Monday, February 8, 2010

St. Jerome Emiliani



We know very little about the early life of St. Jerome Emiliani(or Miani Miano also). Born in Venice in 1486, and like all important families followed a military career. In 1511 Castelnuovo was captured while fighting in the League of Cambrai. During his captivity, he dedicated himself to meditate on the impermanence of worldly power, as happened ten years after St. Ignatius of Loyola. Unexpectedly, was released a month later, and then felt alive vocation dedicated to serving the poor, the sick, young women abandoned and "repentance". A very vast field. After a short "novitiate" as a penitent with Giampietro Carafa, the future Paul IV, Jerome was ordained in 1518.
Ten years later there was a tremendous shortage throughout the region and then a plague epidemic, then Jerome sold everything he had, including home furnishings, and devoted himself to the care of the infected. We had to bury the dead, and it was getting dark. But we also had to think about the living, especially in children who had lost their parents, and women who by necessity engaged in prostitution. Verona, Brescia, Como, Bergamo was the field of his beneficent action. It was then in Somasca founded the Order of Clerics Regular, designed to help orphans and the poor. Parents were Somaschi who made the big project of the founder: the institution of free schools for all and in the adoption of the revolutionary method called "dialogical method".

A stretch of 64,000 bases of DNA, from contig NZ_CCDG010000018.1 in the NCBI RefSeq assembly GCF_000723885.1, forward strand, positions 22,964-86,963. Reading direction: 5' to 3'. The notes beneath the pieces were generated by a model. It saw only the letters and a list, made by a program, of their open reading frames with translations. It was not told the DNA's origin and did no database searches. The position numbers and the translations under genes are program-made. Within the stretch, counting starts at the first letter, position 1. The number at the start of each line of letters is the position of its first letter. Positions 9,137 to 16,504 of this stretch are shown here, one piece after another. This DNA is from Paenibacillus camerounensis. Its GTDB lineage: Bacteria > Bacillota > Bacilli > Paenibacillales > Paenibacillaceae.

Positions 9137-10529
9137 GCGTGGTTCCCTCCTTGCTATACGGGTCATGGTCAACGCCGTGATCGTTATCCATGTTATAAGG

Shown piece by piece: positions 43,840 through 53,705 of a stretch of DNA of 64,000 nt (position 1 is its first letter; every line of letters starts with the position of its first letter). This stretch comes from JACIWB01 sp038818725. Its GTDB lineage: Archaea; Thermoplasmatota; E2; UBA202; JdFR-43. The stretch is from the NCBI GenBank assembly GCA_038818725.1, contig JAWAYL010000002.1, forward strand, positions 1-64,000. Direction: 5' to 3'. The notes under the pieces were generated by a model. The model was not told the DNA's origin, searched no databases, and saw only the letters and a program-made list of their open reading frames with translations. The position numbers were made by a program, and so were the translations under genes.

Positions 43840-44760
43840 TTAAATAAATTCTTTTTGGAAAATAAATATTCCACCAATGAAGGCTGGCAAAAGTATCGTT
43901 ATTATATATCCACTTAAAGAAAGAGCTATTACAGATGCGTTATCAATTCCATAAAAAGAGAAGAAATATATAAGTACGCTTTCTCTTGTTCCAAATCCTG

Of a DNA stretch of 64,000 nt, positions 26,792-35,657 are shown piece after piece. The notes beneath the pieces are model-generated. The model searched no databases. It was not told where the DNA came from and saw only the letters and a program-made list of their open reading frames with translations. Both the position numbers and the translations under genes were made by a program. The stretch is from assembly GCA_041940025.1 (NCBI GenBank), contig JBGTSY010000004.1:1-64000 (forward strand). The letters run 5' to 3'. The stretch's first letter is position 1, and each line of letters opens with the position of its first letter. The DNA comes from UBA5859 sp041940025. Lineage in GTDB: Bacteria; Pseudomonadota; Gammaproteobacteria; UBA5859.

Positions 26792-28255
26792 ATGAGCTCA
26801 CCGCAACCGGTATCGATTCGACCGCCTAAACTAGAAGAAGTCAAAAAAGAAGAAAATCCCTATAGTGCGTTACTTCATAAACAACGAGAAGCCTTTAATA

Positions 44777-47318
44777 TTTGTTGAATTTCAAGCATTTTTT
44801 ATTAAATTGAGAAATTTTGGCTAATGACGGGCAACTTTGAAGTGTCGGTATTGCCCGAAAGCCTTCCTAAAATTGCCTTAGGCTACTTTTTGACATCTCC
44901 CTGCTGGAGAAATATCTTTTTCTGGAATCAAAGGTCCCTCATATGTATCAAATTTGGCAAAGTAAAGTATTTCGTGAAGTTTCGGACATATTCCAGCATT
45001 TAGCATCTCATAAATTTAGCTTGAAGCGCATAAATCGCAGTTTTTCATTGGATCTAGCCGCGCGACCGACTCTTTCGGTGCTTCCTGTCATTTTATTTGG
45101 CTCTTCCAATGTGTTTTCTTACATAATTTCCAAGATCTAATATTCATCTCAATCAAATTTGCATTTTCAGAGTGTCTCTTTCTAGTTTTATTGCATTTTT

St. Jerome Emiliani died on the groove: while attending plague patients Somasca, was attacked by the same fever and died among its favorite sons: the poor and sick, who had devoted all his efforts. It was on February 8, 1537. He was canonized in 1767 and in 1928 Pius XI named him patron of orphans and abandoned youth. Before the calendar reform, his feast was celebrated on July 20.He is patron saint of orphans and abandoned children.

Prayer
Almighty and eternal God
may your servant Jerome
help us be better Christians
so we can love you more
each day.
We ask this through Christ our
Lord.
AMEN

References: Catholic.Net